Frank Nelson (politician)

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Sir Frank Nelson KCMG (1883 – 11 August 1966) was a British civil servant and Conservative Party politician.

He was educated at Bedford School and Neuenheim College, Heidelberg. After leaving school he travelled to India as an assistant with Symons, Barlow and Co, rising to be a senior partner. During the First World War he served with the Bombay Light Horse. In 1922 he was made chairman of the Bombay Chamber of Commerce, and was then made President of the Associatied Chambers of Commerce of India and Ceylon in 1923.[1]

From 1922 to 1924 Nelson was a member of the legislative council of Bombay. In 1924 he was knighted and returned to England, where he was elected Member of Parliament (MP) for Stroud at the general election in October 1924. He was reelected in 1929 but resigned his seat in May 1931 in order to go into business.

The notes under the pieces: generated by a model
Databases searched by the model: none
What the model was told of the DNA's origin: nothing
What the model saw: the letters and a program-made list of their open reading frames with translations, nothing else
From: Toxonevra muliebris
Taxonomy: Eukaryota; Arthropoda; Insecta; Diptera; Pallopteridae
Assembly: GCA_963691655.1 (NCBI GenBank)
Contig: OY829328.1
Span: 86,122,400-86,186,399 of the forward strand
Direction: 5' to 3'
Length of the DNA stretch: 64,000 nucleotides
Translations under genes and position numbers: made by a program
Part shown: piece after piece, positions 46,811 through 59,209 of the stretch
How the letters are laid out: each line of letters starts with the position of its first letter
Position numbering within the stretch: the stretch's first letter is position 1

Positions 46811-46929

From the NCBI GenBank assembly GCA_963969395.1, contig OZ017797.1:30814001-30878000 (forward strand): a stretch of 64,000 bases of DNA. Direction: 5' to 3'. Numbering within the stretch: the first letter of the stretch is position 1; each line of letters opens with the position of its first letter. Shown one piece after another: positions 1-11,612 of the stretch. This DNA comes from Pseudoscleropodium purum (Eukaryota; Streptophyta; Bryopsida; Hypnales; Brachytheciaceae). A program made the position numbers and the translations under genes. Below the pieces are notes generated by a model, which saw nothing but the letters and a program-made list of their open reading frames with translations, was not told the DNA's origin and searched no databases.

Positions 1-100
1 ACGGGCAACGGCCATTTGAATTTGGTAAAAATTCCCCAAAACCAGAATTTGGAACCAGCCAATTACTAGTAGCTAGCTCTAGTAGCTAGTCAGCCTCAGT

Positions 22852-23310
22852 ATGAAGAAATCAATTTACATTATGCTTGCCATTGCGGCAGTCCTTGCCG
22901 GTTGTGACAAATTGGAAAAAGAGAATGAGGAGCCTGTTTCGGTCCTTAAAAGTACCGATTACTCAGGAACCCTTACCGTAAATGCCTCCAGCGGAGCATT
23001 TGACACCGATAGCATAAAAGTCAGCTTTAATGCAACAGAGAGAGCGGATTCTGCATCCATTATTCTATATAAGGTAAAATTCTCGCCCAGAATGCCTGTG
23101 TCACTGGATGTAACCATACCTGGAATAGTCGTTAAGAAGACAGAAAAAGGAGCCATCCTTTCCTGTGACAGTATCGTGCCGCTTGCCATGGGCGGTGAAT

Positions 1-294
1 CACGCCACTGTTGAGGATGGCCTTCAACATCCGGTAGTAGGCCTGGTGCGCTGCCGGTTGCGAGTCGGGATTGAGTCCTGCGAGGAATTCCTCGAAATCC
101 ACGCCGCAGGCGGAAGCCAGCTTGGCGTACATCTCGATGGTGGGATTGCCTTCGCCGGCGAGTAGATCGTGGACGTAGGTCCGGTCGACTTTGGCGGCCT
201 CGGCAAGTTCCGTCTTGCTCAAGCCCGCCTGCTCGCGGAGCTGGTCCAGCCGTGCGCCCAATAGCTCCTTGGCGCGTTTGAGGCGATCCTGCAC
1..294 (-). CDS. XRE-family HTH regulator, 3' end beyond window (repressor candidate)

At the outbreak of the Second World War he was the Consul to Basel, but as Germany invaded France in 1940, he was driven by Richard Arnold-Baker to the mouth of the Gironde where the Nariva took them back to London so that he could take over the Special Operations Executive or SOE, a position to which he was appointed as its chief by order of the War Office. He wore himself out establishing the organisation, and retired in 1942 due to ill-health.

References[edit]

  1. ^ "Who's Who". Retrieved 6 October 2014. 

External links[edit]

Parliament of the United Kingdom
Preceded by
Frederick Guest
Member of Parliament for Stroud
19241931
Succeeded by
Walter Perkins

S.O.E. CD1 - The Life and Times of Sir Frank Nelson by Mike Palmer: Date of publication August 5, 2018.